4 Replies Latest reply on Jan 17, 2017 8:55 AM by David Spezia

    sqlproxy - published datasources

    Jeff Strauss

      Russell Christopher  Toby Erkson Matt Coles  Glen Robinson


      version 10.1.3 - (but we think this question applies to earlier releases too)


      We're seeking any and all advice on published extract datasources along with the internals of authentication from corresponding workbooks.  Does valid authentication of published datasources matter at all in terms of rendering times?  The testing we've done seems a bit inconclusive, but we do have many workbooks that seem to render longer with published datasources (14 seconds) and when converting to local embedded extracts (6 seconds), they run a fare bit faster.


      Upon opening some of the workbooks, we see sometimes invalid users (no longer working here and their id has been deleted from Tableau Server) and blank users (with prompt upon publishing).  These appear to also correspond to values in the db repository table data_connections.


      And we do see errors within the windows event viewer.  If it is a problem, do you have any ideas of how to fix?


        • 1. Re: sqlproxy - published datasources
          Russell Christopher

          Not deep on DataServer, but I have pretty much (always) found that an embedded data source will go faster than a Data Server equivalent - which in general makes sense (You're proxying your questions and answers through "yet another" layer in the app). I've also seen where the speed difference is much greater than the "small overheard" you'd be more likely to expect.


          David Spezia might have some deeper insights into the "why" on this, but I just generally take it on faith to use embedded data sources when it "absolutely, positively has to get there overnight".


          As far as the message you're seeing, doesn't look like it's part of the problem and you probably can ignore it. Here are some notes from someone else who reported this:


          worked with a sr. tech lead to review the issue and we have found that the "401 No Tableau Server User Found" error messages that appear in the Data Server and Event Viewer Application logs are benign. We were able to reproduce this behavior by opening a workbook in Tableau Desktop that contained a published data source. When the workbook is opened without first signing into Tableau Server, the 401 error is generated since the user has not been authenticated and thus the message "no Tableau Server user found". Once the user has signed into Tableau Server, the connection to the data source is successful.

          1 of 1 people found this helpful
          • 2. Re: sqlproxy - published datasources
            Toby Erkson

            No clue.  What Russell explains does make [logical] sense.

            • 3. Re: sqlproxy - published datasources
              Jeff Strauss

              yep.  It makes logical sense, though management may come down hard on me as we've set published datasources as a go-forward strategy and if rendering time is going to pay the price, then they're not going to be too happy!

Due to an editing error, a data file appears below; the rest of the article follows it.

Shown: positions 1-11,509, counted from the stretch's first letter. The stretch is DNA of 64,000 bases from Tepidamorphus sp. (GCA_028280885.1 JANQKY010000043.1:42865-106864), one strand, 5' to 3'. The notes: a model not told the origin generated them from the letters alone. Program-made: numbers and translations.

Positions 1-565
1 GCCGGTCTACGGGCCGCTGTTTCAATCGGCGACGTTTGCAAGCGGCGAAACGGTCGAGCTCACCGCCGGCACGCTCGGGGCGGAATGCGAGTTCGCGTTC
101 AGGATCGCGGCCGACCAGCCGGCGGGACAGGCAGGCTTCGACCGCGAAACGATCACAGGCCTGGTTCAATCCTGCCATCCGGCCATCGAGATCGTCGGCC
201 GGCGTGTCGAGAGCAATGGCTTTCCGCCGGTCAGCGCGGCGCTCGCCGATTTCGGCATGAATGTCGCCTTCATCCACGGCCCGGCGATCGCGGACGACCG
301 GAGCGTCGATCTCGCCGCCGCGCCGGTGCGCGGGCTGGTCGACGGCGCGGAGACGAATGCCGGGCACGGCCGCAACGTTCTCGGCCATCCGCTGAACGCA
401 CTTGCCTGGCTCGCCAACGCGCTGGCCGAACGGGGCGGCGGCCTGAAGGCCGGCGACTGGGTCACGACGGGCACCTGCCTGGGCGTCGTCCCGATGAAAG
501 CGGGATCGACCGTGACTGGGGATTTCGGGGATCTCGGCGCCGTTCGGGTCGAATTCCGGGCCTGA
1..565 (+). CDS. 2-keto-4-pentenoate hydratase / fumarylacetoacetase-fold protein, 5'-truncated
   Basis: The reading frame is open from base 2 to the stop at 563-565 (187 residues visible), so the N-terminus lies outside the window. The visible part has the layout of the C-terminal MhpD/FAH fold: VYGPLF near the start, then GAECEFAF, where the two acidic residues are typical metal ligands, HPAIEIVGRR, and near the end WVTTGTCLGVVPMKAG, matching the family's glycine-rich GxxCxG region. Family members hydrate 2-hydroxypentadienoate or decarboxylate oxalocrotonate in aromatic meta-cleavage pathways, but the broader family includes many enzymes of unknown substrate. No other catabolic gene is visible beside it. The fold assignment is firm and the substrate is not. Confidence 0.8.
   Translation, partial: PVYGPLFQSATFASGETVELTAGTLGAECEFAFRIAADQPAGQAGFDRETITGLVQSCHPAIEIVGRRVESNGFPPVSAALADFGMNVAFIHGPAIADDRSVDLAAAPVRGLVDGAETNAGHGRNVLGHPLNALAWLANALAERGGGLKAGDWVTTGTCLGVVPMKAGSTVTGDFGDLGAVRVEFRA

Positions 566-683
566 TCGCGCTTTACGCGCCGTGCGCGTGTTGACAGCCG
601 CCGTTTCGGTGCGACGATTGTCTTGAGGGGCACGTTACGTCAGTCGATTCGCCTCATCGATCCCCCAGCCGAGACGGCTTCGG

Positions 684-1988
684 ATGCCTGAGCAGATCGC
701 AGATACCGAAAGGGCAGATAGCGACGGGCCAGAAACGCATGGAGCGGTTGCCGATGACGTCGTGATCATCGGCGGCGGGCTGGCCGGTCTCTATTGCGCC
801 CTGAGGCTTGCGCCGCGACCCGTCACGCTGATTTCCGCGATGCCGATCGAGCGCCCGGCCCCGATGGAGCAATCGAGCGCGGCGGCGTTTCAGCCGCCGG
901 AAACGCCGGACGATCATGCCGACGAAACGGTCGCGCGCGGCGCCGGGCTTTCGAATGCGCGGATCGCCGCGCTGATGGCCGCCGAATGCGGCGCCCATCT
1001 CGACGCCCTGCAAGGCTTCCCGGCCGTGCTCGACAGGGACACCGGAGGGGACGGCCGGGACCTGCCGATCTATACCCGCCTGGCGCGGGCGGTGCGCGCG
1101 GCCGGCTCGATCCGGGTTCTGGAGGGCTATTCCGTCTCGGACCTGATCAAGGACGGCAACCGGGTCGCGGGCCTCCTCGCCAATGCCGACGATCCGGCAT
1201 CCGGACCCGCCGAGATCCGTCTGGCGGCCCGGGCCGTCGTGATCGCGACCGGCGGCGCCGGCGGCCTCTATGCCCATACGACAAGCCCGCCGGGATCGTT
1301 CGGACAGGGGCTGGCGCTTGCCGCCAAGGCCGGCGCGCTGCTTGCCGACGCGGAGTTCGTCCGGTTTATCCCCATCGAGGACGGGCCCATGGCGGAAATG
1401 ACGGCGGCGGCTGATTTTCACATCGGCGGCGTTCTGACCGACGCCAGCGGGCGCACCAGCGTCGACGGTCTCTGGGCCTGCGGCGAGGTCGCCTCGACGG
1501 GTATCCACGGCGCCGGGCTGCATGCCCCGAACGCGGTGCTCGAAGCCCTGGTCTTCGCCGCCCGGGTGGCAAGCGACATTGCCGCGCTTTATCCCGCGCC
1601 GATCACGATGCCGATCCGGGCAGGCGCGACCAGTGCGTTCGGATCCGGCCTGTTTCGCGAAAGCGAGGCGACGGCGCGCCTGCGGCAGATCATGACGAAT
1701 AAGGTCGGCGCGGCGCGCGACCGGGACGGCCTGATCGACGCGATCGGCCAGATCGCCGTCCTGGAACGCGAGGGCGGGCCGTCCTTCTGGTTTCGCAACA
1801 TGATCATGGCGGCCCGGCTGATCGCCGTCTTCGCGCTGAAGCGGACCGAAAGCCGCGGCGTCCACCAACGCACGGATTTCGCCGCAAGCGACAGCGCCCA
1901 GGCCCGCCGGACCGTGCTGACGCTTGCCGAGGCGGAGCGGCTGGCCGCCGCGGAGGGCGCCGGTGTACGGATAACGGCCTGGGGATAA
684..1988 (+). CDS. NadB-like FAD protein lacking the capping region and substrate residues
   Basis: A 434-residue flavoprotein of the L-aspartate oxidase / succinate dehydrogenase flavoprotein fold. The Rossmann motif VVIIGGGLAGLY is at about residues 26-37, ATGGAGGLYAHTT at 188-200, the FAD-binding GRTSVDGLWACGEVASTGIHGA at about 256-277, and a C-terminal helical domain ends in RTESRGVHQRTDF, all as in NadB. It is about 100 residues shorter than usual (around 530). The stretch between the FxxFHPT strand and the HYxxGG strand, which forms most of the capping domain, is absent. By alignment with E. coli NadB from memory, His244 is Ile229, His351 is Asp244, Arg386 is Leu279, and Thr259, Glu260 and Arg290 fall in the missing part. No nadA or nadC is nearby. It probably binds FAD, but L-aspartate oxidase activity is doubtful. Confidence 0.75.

In terms of the error, we don't get it all the time.  And while I agree that it seem benign, I'm going to play with the REST API (on our dev environment) to see if I can update the internal connections and see if this helps at all.  If not, at least I get some more exposure into the REST API

              • 4. Re: sqlproxy - published datasources
                David Spezia

                Russell Christopher thank you for the incentive to reply.


                First rule of using Data Server with Tableau Desktop is to have Tableau Desktop and Tableau Server on the same subversion.  For Tableau Server 10.1.3 use Tableau Desktop 10.1.3 for best results.


                Using the new Auto Sign-In feature since 9.3 has been great for helping users be more connected (yes, the pun was intentional) in this paradigm.


                Second, the Data Server is a great enterprise feature in Tableau Server.  I support the use of Data Server for SSOT (Single Source of Truth) scenarios and extract centralization.


                Read from here with Caution:

                Usage of the Data Server does have a performance tax.  In most use cases it is negligible and is worth the tax for the efficiencies of SSOT and data extract centralization.  However, in some cases the tax can be cumbersome.


                The Data Server essentially speaks a universal proxy syntax which is then converted to the native syntax and executed by the protocol service.  Essentially VizQL speaks Chinese to the Data Server and the Data Server converts that to English to speak to the Database, the subtleties of language are always lost in translation.


                In extreme cases I have seen VizQL with the Data Server make a 644 line SQL Proxy statement that translated into a 6 line SELECT statement to the Database.  In this case the performance solution was to move to an embedded data source and a blank workbook with the data source embedded for web authoring as a central data source.

                2 of 2 people found this helpful